on the day before between Secretary of State John Kerry and Russia's Foreign Minister Sergei Lavrov.
According to the allegation, Russia has tested a ground-launched cruise missile with capabilities proscribed by the treaty. "The United States has determined that the Russian Federation is in violation of its obligations under the I.N.F. treaty not to possess, produce or flight test a ground-launched cruise missile (GLCM) with a range capability of 500 kilometers to 5,500 kilometers or to possess or produce launchers of such missiles," an upcoming US State Department report on compliance with arms control treaties will reportedly say.
Little is known about the new cruise missile—assuming it actually exists, and if it does, there's no clear evidence that it's actually being deployed. The suspicion that it may be in violation of the treaty was first raised to Russian officials in 2013 by Undersecretary of State Rose Goettemoeller, and the Russians responded at the time by saying that the matter was closed. But the real question is, what does the Obama Administration intend to do?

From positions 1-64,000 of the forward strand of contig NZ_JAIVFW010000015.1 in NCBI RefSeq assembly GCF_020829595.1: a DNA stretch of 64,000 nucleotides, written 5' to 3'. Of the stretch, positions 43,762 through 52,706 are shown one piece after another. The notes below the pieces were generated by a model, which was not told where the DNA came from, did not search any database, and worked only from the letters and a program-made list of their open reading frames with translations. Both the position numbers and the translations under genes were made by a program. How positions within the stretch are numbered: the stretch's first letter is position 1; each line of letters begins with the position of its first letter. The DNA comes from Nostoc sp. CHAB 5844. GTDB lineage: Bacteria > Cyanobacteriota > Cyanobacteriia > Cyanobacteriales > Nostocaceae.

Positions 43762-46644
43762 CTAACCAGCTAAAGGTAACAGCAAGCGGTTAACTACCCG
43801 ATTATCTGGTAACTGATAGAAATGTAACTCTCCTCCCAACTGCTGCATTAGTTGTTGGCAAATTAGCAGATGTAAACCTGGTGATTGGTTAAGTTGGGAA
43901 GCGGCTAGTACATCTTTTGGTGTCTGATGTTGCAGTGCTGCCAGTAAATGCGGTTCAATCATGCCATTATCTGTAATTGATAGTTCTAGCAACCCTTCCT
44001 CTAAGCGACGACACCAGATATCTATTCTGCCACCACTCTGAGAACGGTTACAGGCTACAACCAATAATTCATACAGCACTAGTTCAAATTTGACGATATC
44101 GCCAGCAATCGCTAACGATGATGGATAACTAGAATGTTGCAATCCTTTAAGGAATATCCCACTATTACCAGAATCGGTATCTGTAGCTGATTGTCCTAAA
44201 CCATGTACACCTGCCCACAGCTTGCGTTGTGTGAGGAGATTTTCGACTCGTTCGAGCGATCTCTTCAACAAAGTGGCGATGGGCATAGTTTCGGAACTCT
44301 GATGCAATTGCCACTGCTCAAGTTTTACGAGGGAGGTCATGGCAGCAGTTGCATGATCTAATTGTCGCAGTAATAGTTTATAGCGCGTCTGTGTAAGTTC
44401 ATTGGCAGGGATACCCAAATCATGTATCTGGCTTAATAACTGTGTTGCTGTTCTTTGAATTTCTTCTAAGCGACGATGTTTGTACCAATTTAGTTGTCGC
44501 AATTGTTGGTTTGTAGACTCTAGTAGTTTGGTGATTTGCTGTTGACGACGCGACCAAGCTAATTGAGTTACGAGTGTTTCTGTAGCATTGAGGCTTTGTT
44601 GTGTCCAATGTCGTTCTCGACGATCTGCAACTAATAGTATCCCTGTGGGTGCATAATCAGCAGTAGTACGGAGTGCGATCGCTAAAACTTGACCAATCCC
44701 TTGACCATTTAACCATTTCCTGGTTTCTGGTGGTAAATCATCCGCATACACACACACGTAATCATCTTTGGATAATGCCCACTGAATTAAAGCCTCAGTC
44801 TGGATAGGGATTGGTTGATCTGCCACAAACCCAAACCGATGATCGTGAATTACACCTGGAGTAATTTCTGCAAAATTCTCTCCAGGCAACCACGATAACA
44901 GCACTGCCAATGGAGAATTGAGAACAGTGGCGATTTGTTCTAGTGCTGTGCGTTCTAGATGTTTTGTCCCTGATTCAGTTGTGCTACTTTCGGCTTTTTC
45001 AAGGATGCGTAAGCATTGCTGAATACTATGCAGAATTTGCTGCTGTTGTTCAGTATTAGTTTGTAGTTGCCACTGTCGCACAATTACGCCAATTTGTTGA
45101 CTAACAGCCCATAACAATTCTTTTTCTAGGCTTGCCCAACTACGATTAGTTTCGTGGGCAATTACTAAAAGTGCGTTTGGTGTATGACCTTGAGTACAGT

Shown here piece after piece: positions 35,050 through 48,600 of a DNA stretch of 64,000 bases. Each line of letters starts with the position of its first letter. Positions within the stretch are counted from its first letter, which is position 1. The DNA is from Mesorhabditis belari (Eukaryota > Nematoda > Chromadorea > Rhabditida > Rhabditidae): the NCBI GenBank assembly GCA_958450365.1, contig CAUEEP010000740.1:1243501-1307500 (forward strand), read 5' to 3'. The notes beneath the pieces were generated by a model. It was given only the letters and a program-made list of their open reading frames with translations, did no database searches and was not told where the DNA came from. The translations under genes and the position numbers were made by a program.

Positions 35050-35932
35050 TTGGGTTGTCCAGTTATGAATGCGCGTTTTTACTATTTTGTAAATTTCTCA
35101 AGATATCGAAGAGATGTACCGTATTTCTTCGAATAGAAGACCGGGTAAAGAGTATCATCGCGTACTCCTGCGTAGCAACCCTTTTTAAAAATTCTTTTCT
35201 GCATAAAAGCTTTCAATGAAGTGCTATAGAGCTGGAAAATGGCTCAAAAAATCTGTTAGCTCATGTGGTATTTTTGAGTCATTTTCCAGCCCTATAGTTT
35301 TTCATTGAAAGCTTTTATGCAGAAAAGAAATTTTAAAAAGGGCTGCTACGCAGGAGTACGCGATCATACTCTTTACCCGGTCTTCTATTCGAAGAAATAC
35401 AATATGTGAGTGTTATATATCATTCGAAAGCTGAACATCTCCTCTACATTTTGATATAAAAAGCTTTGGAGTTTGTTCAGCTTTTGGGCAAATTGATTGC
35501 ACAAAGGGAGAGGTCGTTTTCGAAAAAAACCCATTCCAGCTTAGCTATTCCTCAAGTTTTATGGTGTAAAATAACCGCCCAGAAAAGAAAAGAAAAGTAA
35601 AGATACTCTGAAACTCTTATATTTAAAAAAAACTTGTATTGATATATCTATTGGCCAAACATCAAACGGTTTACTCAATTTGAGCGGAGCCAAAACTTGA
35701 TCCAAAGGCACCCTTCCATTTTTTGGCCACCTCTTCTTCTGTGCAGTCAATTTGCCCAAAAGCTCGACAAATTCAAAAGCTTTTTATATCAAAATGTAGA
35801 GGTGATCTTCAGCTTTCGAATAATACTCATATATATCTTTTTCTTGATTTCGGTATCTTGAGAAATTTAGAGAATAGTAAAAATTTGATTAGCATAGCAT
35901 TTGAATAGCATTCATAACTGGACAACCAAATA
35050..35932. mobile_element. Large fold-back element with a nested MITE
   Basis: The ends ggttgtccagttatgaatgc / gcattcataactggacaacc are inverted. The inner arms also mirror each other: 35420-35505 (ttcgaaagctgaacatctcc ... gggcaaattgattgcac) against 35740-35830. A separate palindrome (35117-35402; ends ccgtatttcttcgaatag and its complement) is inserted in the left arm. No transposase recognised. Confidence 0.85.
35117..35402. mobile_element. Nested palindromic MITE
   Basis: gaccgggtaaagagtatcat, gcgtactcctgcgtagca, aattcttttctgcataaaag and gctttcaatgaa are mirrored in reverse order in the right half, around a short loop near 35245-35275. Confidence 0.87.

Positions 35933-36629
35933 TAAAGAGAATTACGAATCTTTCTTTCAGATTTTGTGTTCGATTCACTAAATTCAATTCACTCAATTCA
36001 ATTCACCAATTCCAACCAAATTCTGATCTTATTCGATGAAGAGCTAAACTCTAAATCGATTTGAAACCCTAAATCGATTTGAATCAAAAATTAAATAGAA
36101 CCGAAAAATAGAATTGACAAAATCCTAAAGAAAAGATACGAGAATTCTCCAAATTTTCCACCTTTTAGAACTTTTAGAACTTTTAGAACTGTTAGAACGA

The New York Times notes that, last April, NATO commander Gen. Philip Breedlove said that if Russia is, indeed, developing a capability that's prohibited by the INF treaty, "It can't go unanswered." One response, the Times notes, "might include deploying sea- and air-launched cruise missiles, which would be allowable under the accord."
No official response has yet been reported from Moscow, but two experts consulted by RIA Novosti dismissed the US allegation as information warfare by the US against Russia.
"Washington's accusations on Russia of violating the INF Treaty appear to be politically engaged. They are a part of the massive anti-Russian campaign, currently waged by the US authorities," said Igor Krotchenko, a member of the Russian Defense Ministry's Public Council. Lt. Gen. Evgeny Buzhinsky, former head of the Russian Defense Ministry's international cooperation department, agrees with Krotchenko.
"We haven't violated anything. This is a normal work-related issue. We accuse them too," said Buzhinsky, who noted that there is an official protocol that the United States needs to follow in order to get Russia's official explanations on the matter. "Everything else is just waging information warfare," he added.